Five organizations that work to update HIV crime laws launched the Health Not Prisons Collective, an intersectional national initiative focused on tackling HIV criminalization in the United States.
The five groups are the Counter Narrative Project, which bolsters empowering stories of Black gay men, Positive Women’s Network–USA, the Sero Project, the Transgender Law Center (TLC) and the U.S. Caucus of People Living with HIV, according to a press release from PWN-USA.
The collective will work to change HIV laws through advocacy, education, impact litigation, narrative shifts and legal resources, including Black attorneys.
In related news, The Elizabeth Taylor AIDS Foundation (ETAF) announced it is partnering with pharmaceutical manufacturer Gilead Sciences and the Health Not Prisons Collective on efforts to modernize HIV laws. ETAF will host a virtual town hall titled “HIV is Not a Crime” on Thursday, June 25, at 5 p.m. EST (2 p.m. PST) to launch and discuss the criminalization initiative.
“Very simply, science and the law have not caught up with each other on this issue,” said ETAF executive director Catherine Brown in the ETAF press release. “There is a disparity between what science tells us and what the laws and statutes in more than 30 states believe. HIV is not a crime, and those living with HIV are being held back by harmful laws and policies that discourage people from getting tested and treated.”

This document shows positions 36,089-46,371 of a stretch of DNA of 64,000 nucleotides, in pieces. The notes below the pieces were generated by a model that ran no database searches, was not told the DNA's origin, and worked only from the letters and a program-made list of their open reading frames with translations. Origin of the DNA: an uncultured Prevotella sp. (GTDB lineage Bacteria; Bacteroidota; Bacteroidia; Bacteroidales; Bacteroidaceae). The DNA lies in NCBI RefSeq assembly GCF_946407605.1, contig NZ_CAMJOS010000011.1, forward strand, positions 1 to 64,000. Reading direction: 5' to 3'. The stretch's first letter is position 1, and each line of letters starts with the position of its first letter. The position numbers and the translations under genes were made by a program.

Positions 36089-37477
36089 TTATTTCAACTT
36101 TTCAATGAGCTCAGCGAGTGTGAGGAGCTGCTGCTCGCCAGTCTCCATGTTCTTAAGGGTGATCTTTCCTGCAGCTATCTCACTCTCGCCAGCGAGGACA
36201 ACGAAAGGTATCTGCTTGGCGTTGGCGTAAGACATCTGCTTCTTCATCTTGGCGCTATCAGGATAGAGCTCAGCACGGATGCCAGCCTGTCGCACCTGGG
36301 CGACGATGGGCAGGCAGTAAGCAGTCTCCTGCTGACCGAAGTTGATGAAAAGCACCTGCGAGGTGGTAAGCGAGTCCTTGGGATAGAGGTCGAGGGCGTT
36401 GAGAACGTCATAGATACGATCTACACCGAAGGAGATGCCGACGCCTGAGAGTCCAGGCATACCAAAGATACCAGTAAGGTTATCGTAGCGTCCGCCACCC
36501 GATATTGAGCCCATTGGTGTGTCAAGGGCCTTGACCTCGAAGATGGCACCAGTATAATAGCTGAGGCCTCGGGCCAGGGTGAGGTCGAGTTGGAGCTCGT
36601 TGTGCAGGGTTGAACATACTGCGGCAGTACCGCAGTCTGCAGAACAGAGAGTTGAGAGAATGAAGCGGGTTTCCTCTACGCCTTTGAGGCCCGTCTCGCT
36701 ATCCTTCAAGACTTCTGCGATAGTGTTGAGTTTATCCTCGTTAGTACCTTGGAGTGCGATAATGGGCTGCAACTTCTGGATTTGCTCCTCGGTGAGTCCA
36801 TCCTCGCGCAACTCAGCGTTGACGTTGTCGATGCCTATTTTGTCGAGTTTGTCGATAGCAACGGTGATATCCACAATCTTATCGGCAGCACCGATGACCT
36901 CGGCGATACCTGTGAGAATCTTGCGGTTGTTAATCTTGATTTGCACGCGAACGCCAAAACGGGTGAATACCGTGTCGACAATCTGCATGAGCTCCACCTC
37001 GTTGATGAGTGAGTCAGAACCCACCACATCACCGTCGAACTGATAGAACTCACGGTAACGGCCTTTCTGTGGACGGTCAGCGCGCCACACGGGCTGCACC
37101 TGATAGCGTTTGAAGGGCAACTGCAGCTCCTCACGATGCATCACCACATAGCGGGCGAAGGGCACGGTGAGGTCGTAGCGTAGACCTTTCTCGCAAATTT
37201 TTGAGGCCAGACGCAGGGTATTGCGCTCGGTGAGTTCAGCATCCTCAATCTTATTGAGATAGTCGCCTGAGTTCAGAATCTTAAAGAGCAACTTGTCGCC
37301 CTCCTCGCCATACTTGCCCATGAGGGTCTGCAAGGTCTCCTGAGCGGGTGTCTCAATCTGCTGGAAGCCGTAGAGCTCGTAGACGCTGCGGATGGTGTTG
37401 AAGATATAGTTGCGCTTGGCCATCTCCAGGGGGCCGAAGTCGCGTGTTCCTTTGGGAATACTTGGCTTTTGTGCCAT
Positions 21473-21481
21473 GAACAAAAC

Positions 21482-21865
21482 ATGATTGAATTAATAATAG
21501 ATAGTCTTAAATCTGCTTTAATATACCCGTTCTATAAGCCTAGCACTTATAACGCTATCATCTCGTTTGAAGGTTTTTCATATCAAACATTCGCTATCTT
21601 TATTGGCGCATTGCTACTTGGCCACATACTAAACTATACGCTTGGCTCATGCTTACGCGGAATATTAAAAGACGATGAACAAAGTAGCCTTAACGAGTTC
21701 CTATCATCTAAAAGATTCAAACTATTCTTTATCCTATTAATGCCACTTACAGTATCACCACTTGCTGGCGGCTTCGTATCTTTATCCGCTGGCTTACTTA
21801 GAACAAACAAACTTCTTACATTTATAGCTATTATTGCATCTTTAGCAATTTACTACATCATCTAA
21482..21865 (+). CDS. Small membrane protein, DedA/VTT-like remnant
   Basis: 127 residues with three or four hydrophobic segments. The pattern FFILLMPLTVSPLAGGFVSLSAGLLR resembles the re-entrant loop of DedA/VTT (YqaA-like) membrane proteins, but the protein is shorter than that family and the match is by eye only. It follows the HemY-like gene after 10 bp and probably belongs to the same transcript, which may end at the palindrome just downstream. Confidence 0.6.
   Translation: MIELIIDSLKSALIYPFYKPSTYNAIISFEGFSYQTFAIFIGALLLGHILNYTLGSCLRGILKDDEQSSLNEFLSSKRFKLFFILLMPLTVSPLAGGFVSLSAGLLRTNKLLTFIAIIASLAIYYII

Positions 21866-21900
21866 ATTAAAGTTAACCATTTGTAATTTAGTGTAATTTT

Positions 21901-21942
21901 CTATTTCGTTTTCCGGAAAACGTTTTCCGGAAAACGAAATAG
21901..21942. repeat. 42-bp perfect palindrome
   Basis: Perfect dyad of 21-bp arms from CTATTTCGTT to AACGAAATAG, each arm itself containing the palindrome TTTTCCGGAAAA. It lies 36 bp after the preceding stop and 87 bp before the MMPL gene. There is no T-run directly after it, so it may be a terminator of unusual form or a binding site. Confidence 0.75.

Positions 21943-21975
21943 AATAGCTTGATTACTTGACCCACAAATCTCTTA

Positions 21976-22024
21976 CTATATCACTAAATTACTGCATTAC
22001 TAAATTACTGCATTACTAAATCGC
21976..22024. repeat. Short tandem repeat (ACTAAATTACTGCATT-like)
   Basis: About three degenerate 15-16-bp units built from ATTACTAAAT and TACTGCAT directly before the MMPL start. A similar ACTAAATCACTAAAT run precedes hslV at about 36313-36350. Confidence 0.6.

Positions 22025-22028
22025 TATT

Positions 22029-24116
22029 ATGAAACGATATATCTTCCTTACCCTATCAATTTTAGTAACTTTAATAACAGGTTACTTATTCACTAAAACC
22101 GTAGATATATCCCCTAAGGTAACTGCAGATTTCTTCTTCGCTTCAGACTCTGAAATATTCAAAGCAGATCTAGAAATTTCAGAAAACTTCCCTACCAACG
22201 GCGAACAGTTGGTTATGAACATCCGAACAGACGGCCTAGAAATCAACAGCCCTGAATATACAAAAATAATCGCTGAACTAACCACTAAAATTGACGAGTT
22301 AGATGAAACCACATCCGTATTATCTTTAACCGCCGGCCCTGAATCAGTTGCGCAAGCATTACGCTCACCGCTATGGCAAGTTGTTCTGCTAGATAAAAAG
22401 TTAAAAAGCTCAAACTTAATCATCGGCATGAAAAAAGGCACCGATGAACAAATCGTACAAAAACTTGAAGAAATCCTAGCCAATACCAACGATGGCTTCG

The science Brown cites is the fact that people with HIV who maintain a suppressed viral load cannot transmit HIV sexually, even if condoms are not used. This is commonly referred to as Undetectable Equals Untransmittable, or U=U.
To register for the town hall and submit questions, go to hivisnotacrime-etaf.org or text ETAF to 33777. The event is free.
The panelists will be Douglas Brooks, the executive director of community engagement at Gilead; Cecilia Chung, the director of evaluation and strategic initiatives at the Transgender Law Center, Robert Suttle, a social justice educator; and Rick Chavez Zbur, the executive director of Equality California. Journalist Sunny Hostin, of ABC’s The View, will host the event.
Meanwhile, in its press release, the collective spells out these seven goals:
- Significantly advance HIV decriminalization efforts in at least eight priority states;
- Expand legal resources in the U.S. South and build powerful case law through litigation work;
- Develop a network of Black attorneys to address HIV decriminalization;
- Elevate HIV criminalization as a priority for intersecting movement groups focused on mass incarceration and policing;
- Deploy compelling cultural productions and media interventions that shift narratives of blame and punishment;
- Sustain a robust, grassroots decriminalization response that centers and elevates leadership by impacted communities: Black, Indigenous and People of Color (BIPOC), people living with HIV, people involved in the sex trade, substance users, imprisoned and detained people, people who access harm reduction services, immigrant and migrant populations, lesbian, gay, bisexual, transgender and queer (LGBTQ) people, people with disabilities, and no- and low-income people;
- Contribute to visionary organizing and movement building for abolition of the criminalization of sex work, drug use, and imprisonment/detention-based economies; ending mass incarceration; and ensuring sanctuary and safety for all immigrants.